But otherwise, well, No. I'm reading that attitude every bit as well as I read the attitude of the women who think it's all about competing for men, or the women who gossip about other people because it makes them feel better about themselves... and I'm not interested in pursuing a friendship with any of you. Why would I be? It's awkward and uncomfortable to me to be reading all those signs and signals that are about you trying to project some image of yourself... If I want to see projections, I'll watch TV, or go to the movies. If I want a friend, I'll go for someone who doesn't feel so badly about themselves that they seem compelled to constantly attempt to impress with how they are different and better - whatever form that happens to take, high heels and makeup or anime and baseball.

So, sure - if your connections with other women are fraught in this way, you are basically going to end up stuck with other ones like you: you try to impress them with your differentness, and they try to impress you with their whatever, and it's a big bore to both of you, and you both think why, oh why can't a woman be more like a man? Sorry, kids - the truth is that the nice, smart, fun, warm women are making friends with each other, having real conversations instead of social semaphore flag waving, and probably just don't want to deal with your bullshit. Wise up or grow up a bit, and you'll find that dropping your silly pretensions goes a long way toward cracking the window toward those kinds of wonderful friendships.

So, that was a bit of a heated voice from me, and I'm not targeting any of you (and certainly not the original poster who is interesting in breaking out of that kind of loop)... but, damn. The ignorance of thinking that because someone has a vagina she is some sort of shallower, lesser creature... just, just... ack. I'm angry. This is stupid.
posted by taz at 12:50 AM on May 4, 2008 [6 favorites]


Am I the only one who thinks Ashley801 is wrong wrong wrong wrong? I too am mostly friends with men. It is for the opposite reason that she suggests (and never have I taken a free dinner from any of my male friends ever unless they were repaying me for spotting them or for helping them with a project or something).

This is all anecdotal, but I have talked to others who have observed this phenomenon.

Most of the girls I met in college are constantly needing confirmation from each other that "OMG you are so awesome," "we are best friends," "I love you," "you are the coolest," "you are so pretty," etc. It's really annoying since I'm not in 3rd grade anymore and I can take the fact that we hang out a lot to mean that my friends enjoy me as a person and vice versa. When I hang out with girls I don't feel the need to be constantly effusive about how great my buds are, so I didn't form any strong friendships with the girls I met. Some of these girls are also constantly needing attention from men and flirt with every one they see, turning into a childlike idiot whenever a man is around.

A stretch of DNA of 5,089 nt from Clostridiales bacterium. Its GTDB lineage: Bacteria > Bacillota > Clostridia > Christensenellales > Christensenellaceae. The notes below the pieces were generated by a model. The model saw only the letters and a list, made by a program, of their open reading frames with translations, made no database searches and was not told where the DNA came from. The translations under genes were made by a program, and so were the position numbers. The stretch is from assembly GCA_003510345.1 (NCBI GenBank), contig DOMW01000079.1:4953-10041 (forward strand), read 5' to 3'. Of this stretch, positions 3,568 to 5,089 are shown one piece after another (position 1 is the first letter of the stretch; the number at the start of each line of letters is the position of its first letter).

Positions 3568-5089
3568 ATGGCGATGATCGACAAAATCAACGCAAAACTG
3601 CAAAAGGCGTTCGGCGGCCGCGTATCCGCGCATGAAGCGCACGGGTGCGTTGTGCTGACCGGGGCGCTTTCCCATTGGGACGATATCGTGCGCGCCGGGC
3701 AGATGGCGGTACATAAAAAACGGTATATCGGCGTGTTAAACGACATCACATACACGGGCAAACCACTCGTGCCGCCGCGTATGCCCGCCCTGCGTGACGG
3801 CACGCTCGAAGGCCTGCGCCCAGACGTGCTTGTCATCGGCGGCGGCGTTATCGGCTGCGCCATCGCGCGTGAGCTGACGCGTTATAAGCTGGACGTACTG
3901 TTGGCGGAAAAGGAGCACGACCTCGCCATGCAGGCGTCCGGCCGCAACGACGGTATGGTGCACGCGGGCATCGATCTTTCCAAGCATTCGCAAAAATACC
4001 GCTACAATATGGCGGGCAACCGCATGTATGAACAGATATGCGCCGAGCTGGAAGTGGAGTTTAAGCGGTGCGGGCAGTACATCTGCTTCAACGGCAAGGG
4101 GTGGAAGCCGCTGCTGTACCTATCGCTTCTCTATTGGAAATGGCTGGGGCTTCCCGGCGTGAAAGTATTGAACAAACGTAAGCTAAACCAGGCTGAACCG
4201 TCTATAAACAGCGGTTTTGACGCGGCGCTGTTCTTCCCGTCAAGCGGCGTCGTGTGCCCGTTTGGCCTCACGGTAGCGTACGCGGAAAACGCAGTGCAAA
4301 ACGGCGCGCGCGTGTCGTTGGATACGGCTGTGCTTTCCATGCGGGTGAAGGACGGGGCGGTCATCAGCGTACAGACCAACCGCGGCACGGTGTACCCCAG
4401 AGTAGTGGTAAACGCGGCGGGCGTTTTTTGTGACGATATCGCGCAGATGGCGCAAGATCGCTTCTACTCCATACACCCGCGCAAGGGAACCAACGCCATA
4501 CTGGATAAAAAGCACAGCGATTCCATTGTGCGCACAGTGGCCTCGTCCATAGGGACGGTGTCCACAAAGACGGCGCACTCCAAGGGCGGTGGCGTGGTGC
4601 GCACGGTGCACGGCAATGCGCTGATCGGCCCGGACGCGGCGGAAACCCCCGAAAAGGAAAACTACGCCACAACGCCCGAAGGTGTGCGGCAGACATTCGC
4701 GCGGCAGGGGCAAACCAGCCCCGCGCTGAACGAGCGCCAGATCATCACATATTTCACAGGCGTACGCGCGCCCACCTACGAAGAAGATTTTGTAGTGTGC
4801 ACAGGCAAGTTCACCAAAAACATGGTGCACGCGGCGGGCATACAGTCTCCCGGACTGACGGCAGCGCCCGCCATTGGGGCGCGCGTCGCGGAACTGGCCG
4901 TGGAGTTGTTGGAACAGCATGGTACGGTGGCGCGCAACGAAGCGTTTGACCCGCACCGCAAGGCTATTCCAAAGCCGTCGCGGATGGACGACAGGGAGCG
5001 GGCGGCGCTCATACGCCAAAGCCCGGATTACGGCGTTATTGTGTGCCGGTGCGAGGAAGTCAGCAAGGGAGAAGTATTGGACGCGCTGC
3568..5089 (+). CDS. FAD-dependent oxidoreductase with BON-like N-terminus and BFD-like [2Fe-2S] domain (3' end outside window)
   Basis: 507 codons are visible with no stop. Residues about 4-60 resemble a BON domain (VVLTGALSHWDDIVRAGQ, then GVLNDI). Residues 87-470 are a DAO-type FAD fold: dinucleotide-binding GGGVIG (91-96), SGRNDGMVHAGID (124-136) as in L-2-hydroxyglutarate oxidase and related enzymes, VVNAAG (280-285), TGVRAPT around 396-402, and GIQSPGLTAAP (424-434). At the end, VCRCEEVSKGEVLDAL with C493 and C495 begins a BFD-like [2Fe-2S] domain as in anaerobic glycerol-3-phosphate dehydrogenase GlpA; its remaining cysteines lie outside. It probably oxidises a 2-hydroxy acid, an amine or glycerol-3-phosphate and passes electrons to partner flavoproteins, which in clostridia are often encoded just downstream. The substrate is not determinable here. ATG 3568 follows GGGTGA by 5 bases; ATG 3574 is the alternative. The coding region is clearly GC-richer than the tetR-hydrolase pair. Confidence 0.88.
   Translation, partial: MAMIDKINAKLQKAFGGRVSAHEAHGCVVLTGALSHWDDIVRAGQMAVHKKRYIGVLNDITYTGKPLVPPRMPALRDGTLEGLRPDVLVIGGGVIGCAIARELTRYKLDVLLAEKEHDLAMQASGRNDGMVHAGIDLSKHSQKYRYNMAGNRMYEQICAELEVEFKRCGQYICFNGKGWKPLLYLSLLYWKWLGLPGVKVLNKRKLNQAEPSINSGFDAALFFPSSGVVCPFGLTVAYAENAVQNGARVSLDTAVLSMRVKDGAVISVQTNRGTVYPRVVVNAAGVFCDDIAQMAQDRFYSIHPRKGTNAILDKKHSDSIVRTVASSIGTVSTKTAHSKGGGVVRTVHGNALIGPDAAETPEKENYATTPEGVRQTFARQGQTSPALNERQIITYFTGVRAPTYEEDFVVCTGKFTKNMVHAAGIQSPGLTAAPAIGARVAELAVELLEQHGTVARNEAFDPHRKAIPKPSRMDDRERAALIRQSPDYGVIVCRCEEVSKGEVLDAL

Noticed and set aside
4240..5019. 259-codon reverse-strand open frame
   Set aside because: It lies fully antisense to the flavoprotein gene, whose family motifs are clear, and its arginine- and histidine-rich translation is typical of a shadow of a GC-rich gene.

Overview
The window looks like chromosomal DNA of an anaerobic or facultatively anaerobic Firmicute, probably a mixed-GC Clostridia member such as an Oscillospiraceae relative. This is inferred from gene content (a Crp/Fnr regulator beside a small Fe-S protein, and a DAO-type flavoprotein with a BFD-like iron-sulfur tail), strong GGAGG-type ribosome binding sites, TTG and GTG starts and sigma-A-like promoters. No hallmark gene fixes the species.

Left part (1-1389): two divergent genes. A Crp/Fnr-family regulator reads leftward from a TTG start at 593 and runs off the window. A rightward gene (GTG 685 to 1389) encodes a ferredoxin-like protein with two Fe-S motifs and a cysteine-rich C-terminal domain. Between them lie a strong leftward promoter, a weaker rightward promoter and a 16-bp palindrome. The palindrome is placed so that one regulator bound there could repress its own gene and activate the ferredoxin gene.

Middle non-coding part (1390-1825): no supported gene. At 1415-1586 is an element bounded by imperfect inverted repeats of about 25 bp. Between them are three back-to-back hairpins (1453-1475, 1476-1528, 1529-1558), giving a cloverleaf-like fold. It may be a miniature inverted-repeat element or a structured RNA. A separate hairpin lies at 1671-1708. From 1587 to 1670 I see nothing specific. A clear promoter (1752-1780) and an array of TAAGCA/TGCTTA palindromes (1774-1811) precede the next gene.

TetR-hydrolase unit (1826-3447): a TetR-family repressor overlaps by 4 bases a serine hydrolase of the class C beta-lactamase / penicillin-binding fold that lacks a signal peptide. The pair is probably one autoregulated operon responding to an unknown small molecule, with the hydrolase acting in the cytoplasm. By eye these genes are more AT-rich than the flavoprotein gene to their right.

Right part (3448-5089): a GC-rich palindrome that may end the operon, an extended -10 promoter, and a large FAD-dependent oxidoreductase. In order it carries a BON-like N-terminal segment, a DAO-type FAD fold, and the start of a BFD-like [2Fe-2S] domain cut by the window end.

However, in high school, most of my friends were girls and we didn't need to constanly kiss each others asses in order stay friends. Unfortunately distance has separated most of us.
When I got out of college it was better. The women I work with are far less needy, but we aren't really trying to become bffs since most have friends outside of work, a lot of us are only here temporarily, etc.

Lately I have kind of chalked this up to the fact that myself and most of the girls I went to high school with are middle class or below and most of the women I went to college with were wealthier. Maybe wealthier girls are more likely to be raised to be flirty and needy? I really don't know.

To the OP. I am literally in almost the exact same situation as you (age, uncomfortable around many women, for me because I suck at kowtowing, etc.) and I recently realized that it's not worth trying to force friendships with people you don't mesh with if you have rewarding friendships with men. I'm hoping that as I get older I will meet more women like myself and forge friendships with them, but if not, I'm happy that I have a strong social life as it is.
posted by fructose at 7:48 AM on May 4, 2008


I'm with those that say give it time. The first few years post-college are crazy times for everyone, and I think it makes forming any lasting friendships hard. Almost everyone I know was either partying a ton, suffering through their first real job, desperately searching for a significant other, or just trying to figure out what the hell they were actually going to do with their life. The important thing is that you realize that female friendship is important and you keep trying. I promise you, when you get into your late 20s early 30s, it will get easier. People that are hooked on interpersonal drama now will grow up a little (or at least, many of them will), the women that might have once dismissed you as a dork will appreciate you as an independent smart woman and you will probably have grown into some shared tastes. My advice right now is to get women you want to be friends with alone or in small groups. Go to things together (art exhibits, movies, talks, shows, whatever) that will give you some common thing to talk about, and see if you can grow it from there.
posted by ch1x0r at 9:00 AM on May 4, 2008 [1 favorite]


Aw, jeez, taz, you don't want to be my friend? That's harsh.